I had several top-class Boxers and was so impressed with an older dog who I had previously judged and put up a few years ago. At nearly nine years old, he certainly didn’t show his age, except for a grey muzzle, and he powered around the ring like a youngster. Full credit to his owner and handler to have him in such wonderful condition. Ultimately my BOB, who maybe doesn’t have the eye-catching flashiness of some of the others, was so correct in every detail, with his square build, good bone and feet, well-laid shoulders, and clean head with lovely expression and broad muzzle; such a well-balanced male.


Now that it’s over, what are your thoughts on the 2023 show year? Any thoughts on the year ahead?

Ann Ingram: The AKC is to be congratulated on their great success in promoting Pedigree Dogs and engaging with the general public. They have a great website, which is very informative and attracts a lot of views. Of course, in the US there are such great shows, such as Santa Barbara and Orlando, which showcase Pedigree Dogs at their best and also provide a great experience for all involved. Whether as an exhibitor or pet owner, there is something for everybody.

Sadly, in several European countries, the anti-Pedigree Dog groups have succeeded in making it very difficult for dog shows: there are many veterinary checks; it is not allowed to cut the whiskers (this includes Poodles); slip leads are banned; and now it seems that it will not be allowed to kneel down to show breeds such as Dachshunds. It is difficult to see a great future for Dog Shows and Pedigree Dogs in countries such as Germany, Austria, and The Netherlands.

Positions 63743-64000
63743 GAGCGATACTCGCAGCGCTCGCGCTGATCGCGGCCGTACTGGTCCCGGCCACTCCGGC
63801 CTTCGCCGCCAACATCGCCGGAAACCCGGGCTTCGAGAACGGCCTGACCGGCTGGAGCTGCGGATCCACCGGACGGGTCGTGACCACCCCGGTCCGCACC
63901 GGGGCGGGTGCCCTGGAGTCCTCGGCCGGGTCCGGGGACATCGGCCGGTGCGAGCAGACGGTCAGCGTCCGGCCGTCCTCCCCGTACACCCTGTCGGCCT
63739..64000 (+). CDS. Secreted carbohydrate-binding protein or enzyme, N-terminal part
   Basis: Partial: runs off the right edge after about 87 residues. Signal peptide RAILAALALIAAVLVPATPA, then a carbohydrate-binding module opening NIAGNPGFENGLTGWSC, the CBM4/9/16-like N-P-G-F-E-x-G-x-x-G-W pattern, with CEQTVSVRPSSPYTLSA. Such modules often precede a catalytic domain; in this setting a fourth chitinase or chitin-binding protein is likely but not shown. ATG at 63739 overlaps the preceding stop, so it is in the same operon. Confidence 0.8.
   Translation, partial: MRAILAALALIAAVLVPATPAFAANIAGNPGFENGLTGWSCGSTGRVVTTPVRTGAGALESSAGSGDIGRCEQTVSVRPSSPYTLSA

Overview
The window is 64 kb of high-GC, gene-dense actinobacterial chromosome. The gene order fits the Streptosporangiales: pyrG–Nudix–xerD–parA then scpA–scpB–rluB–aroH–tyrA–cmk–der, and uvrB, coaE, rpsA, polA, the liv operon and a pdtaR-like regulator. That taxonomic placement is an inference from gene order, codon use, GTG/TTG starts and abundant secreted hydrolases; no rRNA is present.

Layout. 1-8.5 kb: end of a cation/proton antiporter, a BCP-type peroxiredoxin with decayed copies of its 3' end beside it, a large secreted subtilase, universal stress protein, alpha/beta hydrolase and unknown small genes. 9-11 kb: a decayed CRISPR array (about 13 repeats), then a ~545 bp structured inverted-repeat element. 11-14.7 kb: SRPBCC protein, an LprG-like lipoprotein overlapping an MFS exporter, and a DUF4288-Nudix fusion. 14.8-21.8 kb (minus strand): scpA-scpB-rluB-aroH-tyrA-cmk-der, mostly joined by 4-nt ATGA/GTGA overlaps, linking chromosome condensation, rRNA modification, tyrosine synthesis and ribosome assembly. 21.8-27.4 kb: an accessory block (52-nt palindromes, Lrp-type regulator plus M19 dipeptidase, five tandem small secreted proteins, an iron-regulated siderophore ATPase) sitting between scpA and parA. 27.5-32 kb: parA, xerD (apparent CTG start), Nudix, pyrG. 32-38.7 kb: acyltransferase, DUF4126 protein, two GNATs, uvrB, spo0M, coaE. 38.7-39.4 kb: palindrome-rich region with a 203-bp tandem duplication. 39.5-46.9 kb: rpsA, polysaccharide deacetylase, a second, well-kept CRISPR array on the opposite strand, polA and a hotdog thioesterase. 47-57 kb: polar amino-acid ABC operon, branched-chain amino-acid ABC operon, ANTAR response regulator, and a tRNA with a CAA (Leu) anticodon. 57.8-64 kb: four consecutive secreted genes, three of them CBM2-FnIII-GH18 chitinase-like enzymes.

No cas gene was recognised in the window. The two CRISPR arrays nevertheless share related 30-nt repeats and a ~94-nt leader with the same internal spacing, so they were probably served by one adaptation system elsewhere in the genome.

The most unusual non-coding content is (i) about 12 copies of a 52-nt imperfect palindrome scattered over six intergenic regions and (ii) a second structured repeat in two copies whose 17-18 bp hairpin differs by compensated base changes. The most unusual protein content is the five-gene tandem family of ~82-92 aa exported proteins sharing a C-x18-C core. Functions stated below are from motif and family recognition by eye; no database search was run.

On the plus side, the World Show in Geneva this year should be a very successful one with top-class dogs, and I am greatly looking forward to my assignment there. Crufts still receives more than 19,000 entries, retaining the title of The Biggest Dog Show in the World, attracting dogs from every continent. (Next year, I will have the honor of judging Best in Show.) In Ireland, this year will be the first year since pre-COVID times that we will have a return to our usual number of shows and, so far, the entries are holding up well with an average of 1,000 dogs per show. Thankfully, we have not been too affected by the anti-dog campaigns.

There is no doubt that the Pedigree Dog World is under attack and needs to unite around the world to promote Pedigree Dogs. Lobby governments and stand up against the protesters. Otherwise, the sport of showing and breeding dogs will be gone forever.